|Module Title||MIROBIAL DIVERSITY|
|Co-ordinator||Mr Alvin Jones|
|Other staff||Dr Gareth Griffith, Dr Lesley Manchester|
|Pre-Requisite||Normally A or AS Biology or its equivalent.|
|Course delivery||Lecture||20 Hours|
|Practical||15 Hours (5 x 3 hours)|
|Assessment||Exam||2 Hours written semester examination.||70%|
|Continuous assessment||Continuous assessment of practical.||30%|
|Resit assessment||2 Hours One 2 hour written examination; re-submission of failed course work.||100%|
Aims and objectives
The module is designed as an introduction to the diversity and adaptability of micro-organisms. An integrated lecture and practical course given by three members of staff reviews the diversity of form, the nutritional versatility and the environmental adaptability of micro-organisms.
Initially the five kingdom and three domain classifications of life forms and the place of 'micro-organisms' within such schemes are discussed. This will include a comparison of prokaryotes and eukaryotes.
Next a basic introduction is given to the general features of the non-photosynthetic bacteria covering their morphology, cell structure and multiplication.
The kingdom Fungi is then defined and an account of the economic importance of these micro-organisms is given. A review of the major groups of fungi, discussing their diversity of form, genetic systems and life strategies follows. Fungal growth is then discussed beginning with the hyphal tip and ending with a discussion of the organisation of the fungal mycelium. Fungi in the environment is a theme which occupies the last section of the course, which reviews the adaptability of the fungi, especially their role in the production and decomposition cycles in terrestrial ecosystems and their abilities to act as mutualistic partners with animals and plants.
The next section of the course aims to explore the diversity of form and function in the photosynthetic micro-organisms, particularly where their photosynthetic nature distinguishes them from other groups. The photosynthetic prokaryotes (bacteria and cyanobacteria) and photosynthetic eukaryotes (algae) are introduced. A review of the economic importance of photosynthetic micro-organisms, including mass culture, food products and production of toxins follows. The photosynthetic prokaryotes are then discussed, beginning with an account of the photosynthetic systems in oxygenic and anoxygenic bacteria. Cell ultrastructure, morphology, growth and reproduction, nitrogen fixation and heterocyst function in cyanobacteria are then considered. The morphology, cell structure and reproduction of photosynthetic eukaryotic micro-organisms (algae) are reviewed next and the course ends with a discussion of the organism-organism interactions in the lichen symbiosis.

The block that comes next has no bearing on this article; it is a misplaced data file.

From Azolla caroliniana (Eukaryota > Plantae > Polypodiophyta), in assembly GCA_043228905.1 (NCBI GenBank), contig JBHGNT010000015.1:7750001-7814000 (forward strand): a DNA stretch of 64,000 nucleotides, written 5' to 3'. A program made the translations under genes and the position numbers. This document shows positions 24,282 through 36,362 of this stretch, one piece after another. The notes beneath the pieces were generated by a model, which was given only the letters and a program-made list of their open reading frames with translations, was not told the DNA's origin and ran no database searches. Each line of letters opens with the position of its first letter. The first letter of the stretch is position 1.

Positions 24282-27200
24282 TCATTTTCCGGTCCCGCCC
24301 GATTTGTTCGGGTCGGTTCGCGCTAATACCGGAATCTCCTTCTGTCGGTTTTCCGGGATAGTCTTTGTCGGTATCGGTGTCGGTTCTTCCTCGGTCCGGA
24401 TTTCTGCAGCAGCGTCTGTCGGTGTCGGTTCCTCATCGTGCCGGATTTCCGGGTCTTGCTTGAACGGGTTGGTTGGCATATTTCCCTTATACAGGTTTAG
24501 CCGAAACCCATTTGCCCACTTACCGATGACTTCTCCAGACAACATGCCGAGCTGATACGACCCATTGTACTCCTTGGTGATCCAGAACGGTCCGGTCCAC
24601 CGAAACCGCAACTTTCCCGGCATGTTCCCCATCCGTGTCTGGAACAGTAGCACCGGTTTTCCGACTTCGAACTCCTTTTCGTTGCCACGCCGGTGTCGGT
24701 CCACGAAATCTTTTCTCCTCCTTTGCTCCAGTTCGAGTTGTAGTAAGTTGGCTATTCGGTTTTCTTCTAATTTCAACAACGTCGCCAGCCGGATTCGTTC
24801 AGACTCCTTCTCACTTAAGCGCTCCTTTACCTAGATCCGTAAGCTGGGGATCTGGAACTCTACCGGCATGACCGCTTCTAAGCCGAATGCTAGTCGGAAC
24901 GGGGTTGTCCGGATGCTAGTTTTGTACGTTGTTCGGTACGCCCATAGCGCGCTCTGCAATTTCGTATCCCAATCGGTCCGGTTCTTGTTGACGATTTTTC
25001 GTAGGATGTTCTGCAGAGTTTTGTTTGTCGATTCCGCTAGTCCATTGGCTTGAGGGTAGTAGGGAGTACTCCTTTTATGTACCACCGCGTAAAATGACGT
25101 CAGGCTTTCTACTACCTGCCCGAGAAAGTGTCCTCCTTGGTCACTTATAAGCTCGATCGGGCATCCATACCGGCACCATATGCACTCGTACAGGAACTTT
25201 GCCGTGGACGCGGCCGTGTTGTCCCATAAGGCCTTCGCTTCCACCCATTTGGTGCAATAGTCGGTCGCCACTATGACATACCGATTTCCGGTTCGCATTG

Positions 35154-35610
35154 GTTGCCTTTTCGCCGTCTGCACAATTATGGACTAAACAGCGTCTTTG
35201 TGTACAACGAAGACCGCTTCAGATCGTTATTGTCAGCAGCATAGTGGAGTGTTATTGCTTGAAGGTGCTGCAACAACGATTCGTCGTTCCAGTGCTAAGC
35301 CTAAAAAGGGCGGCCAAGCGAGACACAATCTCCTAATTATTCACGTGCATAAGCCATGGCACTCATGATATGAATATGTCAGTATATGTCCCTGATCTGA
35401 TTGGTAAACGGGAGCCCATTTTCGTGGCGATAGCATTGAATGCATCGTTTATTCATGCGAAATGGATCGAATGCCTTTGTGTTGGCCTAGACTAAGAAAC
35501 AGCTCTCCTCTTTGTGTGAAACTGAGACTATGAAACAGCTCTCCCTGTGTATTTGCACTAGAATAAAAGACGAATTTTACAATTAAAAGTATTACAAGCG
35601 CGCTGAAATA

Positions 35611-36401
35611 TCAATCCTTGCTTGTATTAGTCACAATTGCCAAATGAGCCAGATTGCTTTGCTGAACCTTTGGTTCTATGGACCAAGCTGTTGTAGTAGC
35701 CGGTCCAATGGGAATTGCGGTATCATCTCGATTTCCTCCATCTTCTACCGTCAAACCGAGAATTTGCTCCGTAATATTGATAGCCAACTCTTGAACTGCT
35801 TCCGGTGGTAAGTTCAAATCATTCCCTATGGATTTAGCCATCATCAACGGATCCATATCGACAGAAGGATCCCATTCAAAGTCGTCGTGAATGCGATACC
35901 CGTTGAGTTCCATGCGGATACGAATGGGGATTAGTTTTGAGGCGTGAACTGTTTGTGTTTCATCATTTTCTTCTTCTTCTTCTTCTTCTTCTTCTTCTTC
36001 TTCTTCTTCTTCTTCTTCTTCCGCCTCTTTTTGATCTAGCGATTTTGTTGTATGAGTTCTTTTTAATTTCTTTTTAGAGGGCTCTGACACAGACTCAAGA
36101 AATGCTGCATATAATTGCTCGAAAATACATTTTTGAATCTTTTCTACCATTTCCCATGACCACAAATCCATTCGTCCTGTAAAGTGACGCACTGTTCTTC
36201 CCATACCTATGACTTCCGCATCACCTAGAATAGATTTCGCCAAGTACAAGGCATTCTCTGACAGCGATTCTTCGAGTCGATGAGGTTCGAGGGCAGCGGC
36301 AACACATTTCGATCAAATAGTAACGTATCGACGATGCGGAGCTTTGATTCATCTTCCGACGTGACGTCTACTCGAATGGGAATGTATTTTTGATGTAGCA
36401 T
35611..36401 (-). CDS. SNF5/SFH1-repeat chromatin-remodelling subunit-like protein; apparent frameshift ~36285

Practical classes illustrate aspects of the lecture course. Light microscopy is used to examine a range of micro-organisms. Additionally, the execution of simple experimental investigations using micro-organisms introduces the student to safe ways of handling micro-organisms and all students are expected to have acquired basic knowledge of sterile handling techniques by the end of the course. Video microscopy is extensively used to help in interpretation of the practical material. Practicals are assessed by means of tests within the practical classes.
On completion of the module the student should
** Reference Text
Moore, R., Clark, W.D. & Vodopick, D.S.. (1998) Botany. 2nd. WCB McGraw Hill
Deacon, J.. (1994) Introduction to modern mycology. 3rd. Blackwell Scientific Publications
Ingold, C.T. & Hudson, H.J.. (1993) The biology of fungi. 6th. Cambridge University Press
Mauseth, J.D.. (1995) Botany: an introduction to plant biology. Saunders College Publishing
South, G.R. & Whittick, A.. (1987) Introduction to phycology. Blackwell Scientific Publishing